Wood called his new business Madera Music, basing it on his alter ego, Cristobal Madera, a translation of his own name that he adopted after spending one of his high school years in Peru with his family, he said.

Once he owned a music label, Wood was off and running in his quest to put out a sequel to Tailgate Tunes. He had tons of Packer tunes in his own collection, which he sifted through, going back to the 1960s to determine what music was still in circulation. He also sought out an artist and repertoire company to call for submissions and received 30 to help round out his collection for the sequel CD.

On Sept. 4, the opening day of the NFL season, Wood unleashed “Tailgate Tunes II: More of the Greenest Hits of Football.” The new CD includes several tunes penned by local artists including Wood’s “Simply the Best;” “Armed and Ready” by Kaukauna’s Terrance Alan; “I’m a Packer Backer” by Kaukauna’s Alan and Russ Reiser; “Mr. Rodgers’ Neighborhood” by Green Bay’s James Kocian; and “Scatter My Ashes” by John Harmon of Winneconne. There’s a “buried bonus track” on the CD which, Wood notes, he made sure is part of the Washington, D.C., Library of Congress Green Bay Packer Song Collection.

“Artists from eight states are represented on the CD,” Wood said. ”The mastering was done at Made Ya Look productions, and they did a fantastic job. The quality is comparable to anything in L.A. or New York. Several of the tracks were recorded locally.” Bigger Hammer Music published two of the tailgate songs.

“Tailgate Tunes II” has gotten considerable attention in recent weeks. Wood and his first solo CD has been featured on ESPN, CNBC, mentioned in USA Today, the Milwaukee Journal Sentinal and the Green Bay Press-Gazette.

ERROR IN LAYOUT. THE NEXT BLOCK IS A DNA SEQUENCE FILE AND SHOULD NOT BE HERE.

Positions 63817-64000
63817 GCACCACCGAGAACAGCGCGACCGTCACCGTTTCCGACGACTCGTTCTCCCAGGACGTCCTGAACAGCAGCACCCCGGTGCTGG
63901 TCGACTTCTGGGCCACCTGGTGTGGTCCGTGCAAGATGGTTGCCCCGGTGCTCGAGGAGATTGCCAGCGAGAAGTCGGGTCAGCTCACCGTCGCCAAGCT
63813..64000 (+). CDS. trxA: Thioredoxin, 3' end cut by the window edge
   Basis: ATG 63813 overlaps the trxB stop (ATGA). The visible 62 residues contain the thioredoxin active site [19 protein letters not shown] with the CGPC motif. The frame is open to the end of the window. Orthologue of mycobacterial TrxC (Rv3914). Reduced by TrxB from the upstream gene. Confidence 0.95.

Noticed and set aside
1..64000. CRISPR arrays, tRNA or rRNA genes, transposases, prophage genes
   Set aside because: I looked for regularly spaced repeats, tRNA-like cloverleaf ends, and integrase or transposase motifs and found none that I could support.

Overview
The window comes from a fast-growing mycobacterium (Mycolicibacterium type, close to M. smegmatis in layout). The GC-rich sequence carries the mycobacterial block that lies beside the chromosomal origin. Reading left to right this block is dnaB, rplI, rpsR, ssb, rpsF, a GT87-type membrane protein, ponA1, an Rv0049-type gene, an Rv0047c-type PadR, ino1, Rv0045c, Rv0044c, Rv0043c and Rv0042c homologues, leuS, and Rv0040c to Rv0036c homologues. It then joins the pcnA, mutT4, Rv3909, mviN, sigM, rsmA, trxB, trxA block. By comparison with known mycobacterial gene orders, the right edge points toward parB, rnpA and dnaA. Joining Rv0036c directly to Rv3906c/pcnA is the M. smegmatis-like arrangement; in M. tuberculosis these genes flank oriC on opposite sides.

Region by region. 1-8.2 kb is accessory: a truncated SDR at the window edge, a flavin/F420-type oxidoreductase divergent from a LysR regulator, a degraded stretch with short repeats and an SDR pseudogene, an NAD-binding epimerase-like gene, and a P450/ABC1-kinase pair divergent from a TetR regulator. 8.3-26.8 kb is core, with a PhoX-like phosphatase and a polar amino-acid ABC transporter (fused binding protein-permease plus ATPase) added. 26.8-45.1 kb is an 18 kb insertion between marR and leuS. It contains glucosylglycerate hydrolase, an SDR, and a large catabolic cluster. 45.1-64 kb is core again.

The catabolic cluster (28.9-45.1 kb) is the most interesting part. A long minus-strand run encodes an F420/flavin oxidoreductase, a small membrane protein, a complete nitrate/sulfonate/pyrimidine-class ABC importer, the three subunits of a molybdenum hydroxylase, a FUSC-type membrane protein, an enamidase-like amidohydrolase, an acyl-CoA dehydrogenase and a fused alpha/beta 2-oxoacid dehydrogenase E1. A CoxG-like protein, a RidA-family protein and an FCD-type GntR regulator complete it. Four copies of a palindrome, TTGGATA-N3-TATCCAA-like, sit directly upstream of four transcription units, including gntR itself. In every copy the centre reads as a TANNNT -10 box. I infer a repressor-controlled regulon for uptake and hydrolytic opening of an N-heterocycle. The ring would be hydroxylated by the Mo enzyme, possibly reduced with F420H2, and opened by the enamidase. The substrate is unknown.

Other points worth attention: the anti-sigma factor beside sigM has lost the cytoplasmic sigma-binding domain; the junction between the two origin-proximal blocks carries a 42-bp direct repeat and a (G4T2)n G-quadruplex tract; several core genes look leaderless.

Wood said he’s devoted a lot of time to his side business including nights, weekends, and vacation time. But he can’t give up his day job just yet. The son of Frank Wood, who was the owner of the former Green Bay News-Chronicle, Door County Advocate, a chain of shoppers, and the Denmark Press, Chris grew up alongside his dad learning to write as a high school sportswriter and later was editor and co-publisher of the Advocate and publisher of Door County Magazine.

Today, he is president of Wisconsin Web Offset, the Wood family’s Brookfield-based printing business, which also has offices in Green Bay.

Wood wrote the liner notes for his CD which includes brat and burger art and, on the cover — big surprise — Judy Wood’s Christmas car proudly parked with Lambeau Field behind it. When there’s a home game, the Wood family is there in reserved parking, tailgating beside the car, cheerfully agreeing to share their car for Packer fan photos.

“It’s been a fun ride,” Wood said. “Ideally, the CDs will do well financially, but if they don’t, I have absolutely no regrets. I learned a great deal. It’s been interesting and gratifying.”
And he’s still driving that car — for his wife.

Chris Wood released “Tailgate Tunes II,” a CD of Packers tunes, on Sept. 4. Wood and his Green-and-Golden Packermobile, which is featured on the cover of the CD, is part of the tailgating scene before home Packers games. The Business News photo by Matt Becker

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When Passions Collide

The Denmark News | By Steve Arveson

Former Denmark man mixes love of music, Packers

For many years the anthem that signified the start of each home game for the Green Bay Packers, right after the Star-Spangled Banner, was the signature riff from Keith Richards of the Rolling Stones, ushering in the intro to “Start Me Up.”